When Tahmar Chung, 21, a student at the University of Toronto with a dairy allergy, ordered a green tea Frappuccino with soy milk from a Starbucks in the GTA in 2018, she did not expect what followed.
“They made my soy drink with milk,” Chung said. “I thought it tasted funny so I asked her about it and she was a thousand per cent sure. I had a cold, so I thought my taste was just off. Long story short, my body did not agree.”
Chung described feeling stomach pains and issues with digestion, a common symptom of a dairy allergy in adults.
Starbucks is recognized for their seasonal drinks. September is known for the infamous pumpkin spice latte; November, the chestnut praline latte, and, when we transition into winter there is the peppermint mocha. However, those with food allergies and sensitivities may not be enjoying the sweet and comforting fun of the steamy espresso drinks.
This Toronto student is not the only one who’s had a concern about allergens at Starbucks. In 2011 a Georgia woman, Brenda Hart Neihouse, started a petition that called attention to the risk of cross-contamination of allergens and for the coffeehouse to have dedicated apparatus for dairy and non-dairy milks.
Concern began to grow in 2016 subsequent to the introduction of almond milk to Starbucks list of cow’s milk substitutes, and peaked in July 2018, after a post by a barista in Washington, D.C. alerting patrons that Starbucks would be removing the labels off of it’s pitchers, meaning dairy and non-dairy beverages would no longer be made in designated containers.
There has been an increase in complaints and concerns about cross-contact regarding Starbuck’s dairy and non-dairy milk.
Starbucks confirmed the changes in a July 2018 statement emailed to the Miami Herald .
“Starting July 10, Starbucks removed dairy labels from steaming and blending pitchers. Because our beverages are made using shared equipment (steaming wands, blender pitcher, rinsers) the removal of the sticker is more transparent and realistic of how the pitchers are used. As a beverage standard, our baristas use a rinsed pitcher for each handcrafted beverage.”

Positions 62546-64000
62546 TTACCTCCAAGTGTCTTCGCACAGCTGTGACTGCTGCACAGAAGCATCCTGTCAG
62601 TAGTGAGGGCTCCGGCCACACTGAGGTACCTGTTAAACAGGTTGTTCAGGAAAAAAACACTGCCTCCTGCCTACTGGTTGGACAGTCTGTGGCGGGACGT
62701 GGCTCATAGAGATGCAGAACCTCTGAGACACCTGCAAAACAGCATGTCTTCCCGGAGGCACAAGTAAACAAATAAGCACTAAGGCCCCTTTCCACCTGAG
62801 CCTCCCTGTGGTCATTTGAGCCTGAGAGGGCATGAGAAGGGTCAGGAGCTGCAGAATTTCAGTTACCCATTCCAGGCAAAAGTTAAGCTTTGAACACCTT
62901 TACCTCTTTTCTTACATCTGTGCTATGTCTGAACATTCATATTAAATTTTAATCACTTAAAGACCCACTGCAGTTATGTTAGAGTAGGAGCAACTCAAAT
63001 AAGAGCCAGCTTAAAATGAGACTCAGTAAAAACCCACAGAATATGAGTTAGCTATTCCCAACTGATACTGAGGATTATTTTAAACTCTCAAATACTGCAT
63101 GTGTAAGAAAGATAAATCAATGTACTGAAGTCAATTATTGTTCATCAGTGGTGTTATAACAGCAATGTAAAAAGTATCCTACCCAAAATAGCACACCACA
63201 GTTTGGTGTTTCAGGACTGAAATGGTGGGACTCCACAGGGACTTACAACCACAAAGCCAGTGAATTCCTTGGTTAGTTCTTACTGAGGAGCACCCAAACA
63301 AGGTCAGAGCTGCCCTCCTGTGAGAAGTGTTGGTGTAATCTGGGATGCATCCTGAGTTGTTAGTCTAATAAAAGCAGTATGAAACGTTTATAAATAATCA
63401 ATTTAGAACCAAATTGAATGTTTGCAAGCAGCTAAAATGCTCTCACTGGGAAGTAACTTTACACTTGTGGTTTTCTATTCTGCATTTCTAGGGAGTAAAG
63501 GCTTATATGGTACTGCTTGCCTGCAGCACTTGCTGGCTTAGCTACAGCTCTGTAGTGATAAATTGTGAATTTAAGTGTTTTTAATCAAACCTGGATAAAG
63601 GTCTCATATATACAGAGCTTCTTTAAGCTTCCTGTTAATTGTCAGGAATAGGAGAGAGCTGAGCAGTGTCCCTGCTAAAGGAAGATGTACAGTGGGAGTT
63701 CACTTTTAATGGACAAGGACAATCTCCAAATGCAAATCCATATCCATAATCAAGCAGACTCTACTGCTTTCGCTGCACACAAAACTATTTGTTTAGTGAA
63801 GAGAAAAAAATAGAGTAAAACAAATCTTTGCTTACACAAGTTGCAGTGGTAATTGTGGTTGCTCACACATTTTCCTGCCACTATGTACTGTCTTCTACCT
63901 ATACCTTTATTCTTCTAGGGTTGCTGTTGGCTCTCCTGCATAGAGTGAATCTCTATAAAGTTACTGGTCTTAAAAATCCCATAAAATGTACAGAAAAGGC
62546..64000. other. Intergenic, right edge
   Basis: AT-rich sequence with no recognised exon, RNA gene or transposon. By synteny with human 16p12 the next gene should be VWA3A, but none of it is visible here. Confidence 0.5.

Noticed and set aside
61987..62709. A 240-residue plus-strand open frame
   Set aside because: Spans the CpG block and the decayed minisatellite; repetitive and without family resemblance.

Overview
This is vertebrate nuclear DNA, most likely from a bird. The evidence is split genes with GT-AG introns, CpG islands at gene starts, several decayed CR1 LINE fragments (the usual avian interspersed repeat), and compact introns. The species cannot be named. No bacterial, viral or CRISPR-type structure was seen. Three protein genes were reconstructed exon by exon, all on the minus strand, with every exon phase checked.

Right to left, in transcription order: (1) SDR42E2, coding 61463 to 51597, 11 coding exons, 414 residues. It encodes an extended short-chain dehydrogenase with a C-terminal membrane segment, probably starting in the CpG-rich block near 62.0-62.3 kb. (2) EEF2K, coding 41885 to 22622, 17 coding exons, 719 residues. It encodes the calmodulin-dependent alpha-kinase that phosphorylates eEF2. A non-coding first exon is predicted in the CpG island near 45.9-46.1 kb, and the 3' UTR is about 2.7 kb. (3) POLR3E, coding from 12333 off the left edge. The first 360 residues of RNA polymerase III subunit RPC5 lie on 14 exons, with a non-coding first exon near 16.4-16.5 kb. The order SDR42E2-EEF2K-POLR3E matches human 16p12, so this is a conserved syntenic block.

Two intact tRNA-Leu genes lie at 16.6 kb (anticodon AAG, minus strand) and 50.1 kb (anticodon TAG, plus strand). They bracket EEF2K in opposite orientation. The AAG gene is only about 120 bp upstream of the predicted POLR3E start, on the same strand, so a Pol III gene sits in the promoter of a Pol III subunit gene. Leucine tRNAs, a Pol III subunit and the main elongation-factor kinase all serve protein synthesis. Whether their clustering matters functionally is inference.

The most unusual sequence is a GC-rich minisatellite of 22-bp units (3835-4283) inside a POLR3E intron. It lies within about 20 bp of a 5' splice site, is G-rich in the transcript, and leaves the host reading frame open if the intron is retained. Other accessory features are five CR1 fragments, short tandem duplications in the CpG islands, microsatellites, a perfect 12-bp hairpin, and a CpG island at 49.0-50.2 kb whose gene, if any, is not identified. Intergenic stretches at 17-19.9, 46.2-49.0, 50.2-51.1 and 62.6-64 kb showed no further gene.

Considering Starbucks is the most popular coffee house chain in the world and provides one of the most diverse milk options in the city, this statement is unsettling for many Torontonians.
Despite the growing movement away from dairy products, there is a scarcity of milk alternatives in coffee chains across the city.
“It’s happened to me before. Usually, they just make a new drink, but this barista was super insistent that she made the right drink,” Chung said.
Some experts say it is possible that Chung’s barista was correct and had made her soy Frappuccino to order, but the drink had come into contact with dairy through cross-contact. According to the Food Allergy Research and Education (FARE) website, “Even a trace of food on a spoon or spatula that is invisible to us can cause an allergic reaction.” Utensils used to prepare a meal or drink must be washed with hot water and soap after touching the allergen to avoid cross-contact.
While the Health Canada website states a policy for prepackaged foods to have a precautionary statement that is “truthful, clear and non-ambiguous” neither Health Canada nor Toronto Public Health have confirmed the requirements for restaurants, such as Starbucks, to make the risk of allergens and cross-contact apparent to consumers.